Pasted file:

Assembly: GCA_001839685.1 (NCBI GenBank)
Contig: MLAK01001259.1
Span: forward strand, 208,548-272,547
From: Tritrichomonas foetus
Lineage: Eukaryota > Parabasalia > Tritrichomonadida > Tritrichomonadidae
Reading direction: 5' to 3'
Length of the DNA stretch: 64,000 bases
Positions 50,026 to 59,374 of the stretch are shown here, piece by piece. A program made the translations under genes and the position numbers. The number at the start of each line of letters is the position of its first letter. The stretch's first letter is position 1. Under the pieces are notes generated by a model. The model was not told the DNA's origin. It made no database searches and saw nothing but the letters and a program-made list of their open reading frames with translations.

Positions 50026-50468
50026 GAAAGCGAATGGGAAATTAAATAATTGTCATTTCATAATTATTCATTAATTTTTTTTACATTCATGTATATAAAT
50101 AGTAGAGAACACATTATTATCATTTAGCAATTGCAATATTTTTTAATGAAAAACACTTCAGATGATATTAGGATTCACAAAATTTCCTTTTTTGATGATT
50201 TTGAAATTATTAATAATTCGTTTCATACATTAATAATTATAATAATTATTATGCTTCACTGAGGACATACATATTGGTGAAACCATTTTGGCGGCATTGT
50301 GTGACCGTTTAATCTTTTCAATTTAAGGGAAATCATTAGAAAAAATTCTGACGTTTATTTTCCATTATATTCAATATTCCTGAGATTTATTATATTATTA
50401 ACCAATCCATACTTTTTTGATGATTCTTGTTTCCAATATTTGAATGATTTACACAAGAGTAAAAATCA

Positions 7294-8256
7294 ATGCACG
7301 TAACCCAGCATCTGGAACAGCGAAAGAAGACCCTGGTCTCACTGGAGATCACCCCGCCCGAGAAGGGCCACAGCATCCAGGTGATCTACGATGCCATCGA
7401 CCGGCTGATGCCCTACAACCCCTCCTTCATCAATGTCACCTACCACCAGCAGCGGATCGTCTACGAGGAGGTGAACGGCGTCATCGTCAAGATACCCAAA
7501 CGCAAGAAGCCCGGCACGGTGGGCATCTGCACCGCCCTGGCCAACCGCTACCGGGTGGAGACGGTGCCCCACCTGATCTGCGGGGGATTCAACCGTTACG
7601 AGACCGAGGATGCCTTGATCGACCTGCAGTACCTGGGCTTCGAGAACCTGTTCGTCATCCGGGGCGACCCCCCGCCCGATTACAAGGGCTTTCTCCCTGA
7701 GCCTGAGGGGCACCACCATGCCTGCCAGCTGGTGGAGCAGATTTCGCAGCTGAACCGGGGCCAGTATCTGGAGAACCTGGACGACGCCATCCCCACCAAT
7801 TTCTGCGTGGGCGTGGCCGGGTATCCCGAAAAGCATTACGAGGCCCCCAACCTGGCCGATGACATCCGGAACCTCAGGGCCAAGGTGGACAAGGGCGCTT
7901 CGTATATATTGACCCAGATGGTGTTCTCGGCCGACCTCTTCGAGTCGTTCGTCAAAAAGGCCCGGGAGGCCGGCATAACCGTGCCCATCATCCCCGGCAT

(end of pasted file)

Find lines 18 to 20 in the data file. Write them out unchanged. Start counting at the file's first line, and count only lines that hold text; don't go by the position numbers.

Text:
7401 CCGGCTGATGCCCTACAACCCCTCCTTCATCAATGTCACCTACCACCAGCAGCGGATCGTCTACGAGGAGGTGAACGGCGTCATCGTCAAGATACCCAAA
7501 CGCAAGAAGCCCGGCACGGTGGGCATCTGCACCGCCCTGGCCAACCGCTACCGGGTGGAGACGGTGCCCCACCTGATCTGCGGGGGATTCAACCGTTACG
7601 AGACCGAGGATGCCTTGATCGACCTGCAGTACCTGGGCTTCGAGAACCTGTTCGTCATCCGGGGCGACCCCCCGCCCGATTACAAGGGCTTTCTCCCTGA